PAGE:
by Stephen Bryen*
Pairs of Russian SU-24 fighter-bombers buzzed the USS Donald Cook in the Baltic Sea, about 70 km (43.5 miles) from Russia’s naval base at Kaliningrad, the home of the Russian Baltic fleet. The Donald Cook had departed the Polish port of Gdynia around 3PM on Monday the 11th of April intending to carry out exercises with Polish naval helicopters. A few hours later the first SU-24’s buzzed the Donald Cook, close enough to the water to create a wake and endangering the ship and the crew.
(above) USS Donald Cook and SU-24
From the US angle, the Russians were simulating an attack on the Donald Cook with 20 close flybys, some of them only a few feet above sea level (“on the deck”) -a well known tactic to make it hard for radar to lock onto the attacking planes and to reduce response time. The SU-24’s were unarmed, as was a KA-27 helicopter that also made seven passes around the Cook. The US immediately complained that the simulated attacks were unprofessional and dangerous. For their part, the Russians rejected the US complaint. Defense Ministry spokesman Major General Igor Konashenkov told the Russian Tass newspaper that the Russians acted within international rules.
This is not the first time that the USS Donald Cook has been involved in incidents with the Russians. The Donald Cook entered the Black Sea on 9 April, 2014 just around the time the Russians had annexed the Crimea, and was carrying out exercises with the Ukrainian navy. On the 12th of April Russia SU-24’s buzzed the Donald Cook in a manner like the simulated attacks on the 11th and 12th of April.
Stories have circulated (but have never been confirmed) that the SU-24’s that operated against the Cook in 2014 carried a special radar jamming system which, according to the Russian newspaper Rossiyskaya Gazeta, contained a Russian electronic warfare device called Khibiny. The word Khibiny is Russian for “electronic countermeasure system” produced by the Kaluga Research Institute of Radio Engineering. The system has been recently tried out in Syria mounted on the wingtips of a SU-34. According to the manufacturer, it has never been mounted on the SU-24, and there is nothing in the photos made by the US Navy of these incidents that show the Khibiny on board.
(above ) Su-34 with ECM modules “Khibiny” on the wing tips
Another incident in May 2015 Russian Su-24s repeated similar maneuvers over the USS Ross, another destroyer sailing in the Black Sea. The Ross had just left port in Romania.
The Ross and the Donald Cook are powerful ships equipped with cruise missiles and the SM-3 anti-ballistic missile system as well as Harpoon anti-ship missiles. Clearly the US has been using these ships to project power in eastern Europe, in part to compensate for an Obama administration decision to abandon placing US ballistic missiles in Poland and the ABM radar for the system in the Czech Republic, ostensibly to defend against “Iranian” missiles. From Russia’s point of view, placing missile defenses in eastern Europe facing Russia was provocative.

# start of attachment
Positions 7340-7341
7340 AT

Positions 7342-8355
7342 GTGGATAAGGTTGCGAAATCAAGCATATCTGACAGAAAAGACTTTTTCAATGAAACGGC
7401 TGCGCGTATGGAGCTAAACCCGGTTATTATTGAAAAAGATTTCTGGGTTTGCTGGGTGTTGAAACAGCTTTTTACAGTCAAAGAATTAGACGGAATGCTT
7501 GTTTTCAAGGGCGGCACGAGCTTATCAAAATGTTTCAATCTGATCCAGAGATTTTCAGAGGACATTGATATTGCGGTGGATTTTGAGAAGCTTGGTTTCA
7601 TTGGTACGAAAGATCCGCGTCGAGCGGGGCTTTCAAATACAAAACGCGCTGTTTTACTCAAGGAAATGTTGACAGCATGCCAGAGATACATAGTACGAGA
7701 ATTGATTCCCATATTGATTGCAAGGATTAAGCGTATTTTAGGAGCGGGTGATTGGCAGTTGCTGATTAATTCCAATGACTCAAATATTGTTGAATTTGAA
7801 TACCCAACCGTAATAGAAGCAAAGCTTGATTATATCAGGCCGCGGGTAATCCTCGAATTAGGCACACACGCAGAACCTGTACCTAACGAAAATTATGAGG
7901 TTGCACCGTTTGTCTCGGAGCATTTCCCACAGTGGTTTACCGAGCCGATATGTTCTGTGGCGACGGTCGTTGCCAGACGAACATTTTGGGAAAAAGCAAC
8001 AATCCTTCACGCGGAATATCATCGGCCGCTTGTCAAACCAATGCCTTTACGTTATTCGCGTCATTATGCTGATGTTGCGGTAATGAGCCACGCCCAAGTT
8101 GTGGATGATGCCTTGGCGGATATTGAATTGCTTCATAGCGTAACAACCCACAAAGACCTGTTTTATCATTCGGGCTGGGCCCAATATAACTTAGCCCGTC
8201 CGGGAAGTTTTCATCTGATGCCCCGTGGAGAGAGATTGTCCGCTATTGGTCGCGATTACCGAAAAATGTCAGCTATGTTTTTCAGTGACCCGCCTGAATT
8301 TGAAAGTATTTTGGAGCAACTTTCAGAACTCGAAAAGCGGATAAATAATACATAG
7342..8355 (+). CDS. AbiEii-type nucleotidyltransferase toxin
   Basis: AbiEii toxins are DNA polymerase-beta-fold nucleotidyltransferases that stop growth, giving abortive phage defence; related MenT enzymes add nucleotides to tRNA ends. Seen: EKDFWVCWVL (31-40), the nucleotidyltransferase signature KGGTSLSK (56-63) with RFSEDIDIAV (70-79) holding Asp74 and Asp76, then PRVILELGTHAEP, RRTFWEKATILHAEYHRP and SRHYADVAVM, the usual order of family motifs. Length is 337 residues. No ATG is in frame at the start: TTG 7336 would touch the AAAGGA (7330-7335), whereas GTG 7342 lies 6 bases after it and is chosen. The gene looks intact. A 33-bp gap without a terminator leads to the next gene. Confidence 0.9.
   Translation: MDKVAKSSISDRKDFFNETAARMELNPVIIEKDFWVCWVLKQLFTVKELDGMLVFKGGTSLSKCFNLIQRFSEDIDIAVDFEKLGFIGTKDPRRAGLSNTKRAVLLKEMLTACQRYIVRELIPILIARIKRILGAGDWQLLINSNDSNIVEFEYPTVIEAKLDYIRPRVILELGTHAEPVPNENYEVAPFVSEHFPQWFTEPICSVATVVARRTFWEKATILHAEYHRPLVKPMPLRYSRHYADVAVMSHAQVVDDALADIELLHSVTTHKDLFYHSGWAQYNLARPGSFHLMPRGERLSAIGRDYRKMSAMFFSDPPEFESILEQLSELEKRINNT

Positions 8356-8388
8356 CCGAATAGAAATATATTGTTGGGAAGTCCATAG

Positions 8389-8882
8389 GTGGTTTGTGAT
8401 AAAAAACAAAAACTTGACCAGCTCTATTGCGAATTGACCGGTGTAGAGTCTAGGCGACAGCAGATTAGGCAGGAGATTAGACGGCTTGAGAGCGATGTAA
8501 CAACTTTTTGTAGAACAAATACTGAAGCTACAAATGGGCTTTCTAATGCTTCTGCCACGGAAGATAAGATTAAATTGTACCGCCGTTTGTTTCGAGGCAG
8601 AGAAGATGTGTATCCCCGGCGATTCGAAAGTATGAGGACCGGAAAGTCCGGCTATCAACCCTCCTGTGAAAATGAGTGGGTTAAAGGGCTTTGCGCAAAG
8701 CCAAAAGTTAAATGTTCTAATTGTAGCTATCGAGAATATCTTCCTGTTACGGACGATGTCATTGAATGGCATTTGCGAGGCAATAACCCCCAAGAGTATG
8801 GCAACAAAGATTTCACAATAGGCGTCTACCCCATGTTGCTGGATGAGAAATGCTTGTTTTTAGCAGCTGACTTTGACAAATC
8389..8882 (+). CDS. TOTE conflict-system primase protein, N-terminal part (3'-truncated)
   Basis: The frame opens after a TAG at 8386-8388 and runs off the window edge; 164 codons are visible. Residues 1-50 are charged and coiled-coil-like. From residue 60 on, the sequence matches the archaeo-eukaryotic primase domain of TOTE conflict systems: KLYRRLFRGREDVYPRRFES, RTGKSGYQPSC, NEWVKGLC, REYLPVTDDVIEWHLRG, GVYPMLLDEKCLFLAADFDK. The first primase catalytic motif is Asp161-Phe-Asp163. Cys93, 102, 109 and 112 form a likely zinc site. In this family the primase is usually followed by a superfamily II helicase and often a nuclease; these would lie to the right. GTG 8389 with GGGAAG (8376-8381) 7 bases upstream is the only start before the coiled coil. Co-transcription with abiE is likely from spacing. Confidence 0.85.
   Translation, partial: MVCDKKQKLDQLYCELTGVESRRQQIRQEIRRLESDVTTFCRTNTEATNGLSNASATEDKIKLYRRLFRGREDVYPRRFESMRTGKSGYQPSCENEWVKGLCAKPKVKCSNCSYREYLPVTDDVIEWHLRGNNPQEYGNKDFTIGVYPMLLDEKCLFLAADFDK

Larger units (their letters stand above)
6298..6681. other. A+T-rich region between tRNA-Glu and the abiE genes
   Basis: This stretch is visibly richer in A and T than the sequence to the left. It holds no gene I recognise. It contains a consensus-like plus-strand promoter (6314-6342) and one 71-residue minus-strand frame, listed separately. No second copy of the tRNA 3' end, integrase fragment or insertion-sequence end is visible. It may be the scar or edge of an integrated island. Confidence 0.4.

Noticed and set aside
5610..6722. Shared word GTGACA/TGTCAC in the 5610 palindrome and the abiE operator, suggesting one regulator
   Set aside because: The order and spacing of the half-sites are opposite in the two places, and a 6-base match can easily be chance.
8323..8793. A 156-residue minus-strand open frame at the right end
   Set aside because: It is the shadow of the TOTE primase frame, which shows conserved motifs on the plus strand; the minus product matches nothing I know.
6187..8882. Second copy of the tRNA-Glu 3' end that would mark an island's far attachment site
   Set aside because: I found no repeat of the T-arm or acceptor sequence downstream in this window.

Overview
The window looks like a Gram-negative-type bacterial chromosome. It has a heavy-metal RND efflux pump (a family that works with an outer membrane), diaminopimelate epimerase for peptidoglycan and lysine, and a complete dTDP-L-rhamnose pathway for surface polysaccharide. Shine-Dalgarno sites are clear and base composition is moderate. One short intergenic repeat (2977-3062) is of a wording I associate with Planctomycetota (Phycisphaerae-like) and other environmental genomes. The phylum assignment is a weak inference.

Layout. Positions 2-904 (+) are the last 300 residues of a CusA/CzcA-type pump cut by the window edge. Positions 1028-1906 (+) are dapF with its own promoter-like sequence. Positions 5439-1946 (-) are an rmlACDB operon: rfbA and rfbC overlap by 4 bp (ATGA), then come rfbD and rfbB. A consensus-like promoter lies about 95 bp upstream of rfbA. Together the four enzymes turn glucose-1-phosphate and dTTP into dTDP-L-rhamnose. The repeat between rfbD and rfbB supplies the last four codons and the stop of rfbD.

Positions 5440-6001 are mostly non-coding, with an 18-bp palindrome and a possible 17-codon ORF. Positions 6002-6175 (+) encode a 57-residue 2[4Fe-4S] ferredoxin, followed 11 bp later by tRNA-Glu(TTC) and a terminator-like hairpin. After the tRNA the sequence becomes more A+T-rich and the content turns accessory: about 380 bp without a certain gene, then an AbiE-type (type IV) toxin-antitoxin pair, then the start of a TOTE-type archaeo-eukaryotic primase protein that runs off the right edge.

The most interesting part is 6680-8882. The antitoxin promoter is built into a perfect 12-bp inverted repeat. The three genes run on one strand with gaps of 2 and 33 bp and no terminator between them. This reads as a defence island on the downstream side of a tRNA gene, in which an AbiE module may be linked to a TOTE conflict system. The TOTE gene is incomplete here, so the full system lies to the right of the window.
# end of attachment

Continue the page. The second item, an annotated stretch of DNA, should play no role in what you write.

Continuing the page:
(above) SHIP-BORNE BALLISTIC MISSILE DEFENSE TEST-FIRING ABOARD THE USS HOPPER (DDG 70) NEAR HAWAII. PHOTO: WIKIMEDIA COMMONS.
The original idea for putting US missile defenses in eastern Europe came from President Bush in 2001 before the 9/11 attacks and before Iran’s missile and nuclear program were understood. The subsequent outcry from the Russians gained momentum over the ensuing years as development of the system continued. But after 13 failed tests, Obama abandoned the program but replaced it with an AEGIS-based missile defense system on seaborne platforms. The USS Donald Cook is an Arleigh Burke guided missile cruiser which is equipped with an ABM radar system and the latest SM-3 missile interceptors. In a similar fashion the USS Ross, also an Arleigh Burke guided missile cruiser, was updated with the same ABM system.
Based on the weapons on board these platforms, and their presence near critical Russian ports that include Kaliningrad, the headquarters of the Russian Baltic Fleet, and Crimea’s Sevastopol port, the home of Russia’s Black Sea fleet, it is clear that the Russians are trying to make clear their extreme displeasure over the US fleet presence so close to such sensitive Russian facilities.
It is clear that had Obama stuck with the original Bush idea of land based ballistic missile defense in Poland, the Czech Republic and elsewhere inside NATO, the Russians would have been checkmated because they could not overfly national territory. Big mistake. Nor could they claim the systems were too close to any Russian base.
Even so, the US can have in place sea borne ballistic missile defenses to protect NATO in the Baltic area without being adjacent to sensitive Russian ports and defense installations. One wonders if the Russians have, at least for now, checkmated the US for going too far, unnecessarily so. It would make sense both both sides to reduce their profiles before things get out of hand.
*Dr. Stephen Bryen is the author of Technology Security and National Power: Winners and Losers (Transaction Publishers).